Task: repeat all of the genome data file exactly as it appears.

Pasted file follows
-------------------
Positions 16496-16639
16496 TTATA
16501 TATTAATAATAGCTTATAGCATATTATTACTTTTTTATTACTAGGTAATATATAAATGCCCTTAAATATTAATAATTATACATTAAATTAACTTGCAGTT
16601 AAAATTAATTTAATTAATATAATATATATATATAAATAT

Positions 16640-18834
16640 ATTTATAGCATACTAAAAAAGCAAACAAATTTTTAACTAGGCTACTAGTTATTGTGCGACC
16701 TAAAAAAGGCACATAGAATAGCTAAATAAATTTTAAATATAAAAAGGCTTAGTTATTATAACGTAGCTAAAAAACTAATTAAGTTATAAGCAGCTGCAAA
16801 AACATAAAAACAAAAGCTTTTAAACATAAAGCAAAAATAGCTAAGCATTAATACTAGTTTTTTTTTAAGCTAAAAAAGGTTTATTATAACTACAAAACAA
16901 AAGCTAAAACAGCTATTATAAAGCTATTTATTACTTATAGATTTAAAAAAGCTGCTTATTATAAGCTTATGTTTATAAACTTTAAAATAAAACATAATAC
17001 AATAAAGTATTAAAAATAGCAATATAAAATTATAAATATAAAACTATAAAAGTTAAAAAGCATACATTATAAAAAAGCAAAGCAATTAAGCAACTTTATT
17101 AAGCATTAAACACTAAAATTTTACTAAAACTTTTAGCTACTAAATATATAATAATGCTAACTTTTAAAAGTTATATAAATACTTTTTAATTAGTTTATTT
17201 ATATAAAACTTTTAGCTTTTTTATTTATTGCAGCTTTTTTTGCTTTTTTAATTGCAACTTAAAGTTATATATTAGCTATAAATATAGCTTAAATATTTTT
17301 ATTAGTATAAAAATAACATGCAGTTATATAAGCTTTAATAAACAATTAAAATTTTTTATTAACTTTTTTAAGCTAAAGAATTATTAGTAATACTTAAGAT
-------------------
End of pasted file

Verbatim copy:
Positions 16496-16639
16496 TTATA
16501 TATTAATAATAGCTTATAGCATATTATTACTTTTTTATTACTAGGTAATATATAAATGCCCTTAAATATTAATAATTATACATTAAATTAACTTGCAGTT
16601 AAAATTAATTTAATTAATATAATATATATATATAAATAT

Positions 16640-18834
16640 ATTTATAGCATACTAAAAAAGCAAACAAATTTTTAACTAGGCTACTAGTTATTGTGCGACC
16701 TAAAAAAGGCACATAGAATAGCTAAATAAATTTTAAATATAAAAAGGCTTAGTTATTATAACGTAGCTAAAAAACTAATTAAGTTATAAGCAGCTGCAAA
16801 AACATAAAAACAAAAGCTTTTAAACATAAAGCAAAAATAGCTAAGCATTAATACTAGTTTTTTTTTAAGCTAAAAAAGGTTTATTATAACTACAAAACAA
16901 AAGCTAAAACAGCTATTATAAAGCTATTTATTACTTATAGATTTAAAAAAGCTGCTTATTATAAGCTTATGTTTATAAACTTTAAAATAAAACATAATAC
17001 AATAAAGTATTAAAAATAGCAATATAAAATTATAAATATAAAACTATAAAAGTTAAAAAGCATACATTATAAAAAAGCAAAGCAATTAAGCAACTTTATT
17101 AAGCATTAAACACTAAAATTTTACTAAAACTTTTAGCTACTAAATATATAATAATGCTAACTTTTAAAAGTTATATAAATACTTTTTAATTAGTTTATTT
17201 ATATAAAACTTTTAGCTTTTTTATTTATTGCAGCTTTTTTTGCTTTTTTAATTGCAACTTAAAGTTATATATTAGCTATAAATATAGCTTAAATATTTTT
17301 ATTAGTATAAAAATAACATGCAGTTATATAAGCTTTAATAAACAATTAAAATTTTTTATTAACTTTTTTAAGCTAAAGAATTATTAGTAATACTTAAGAT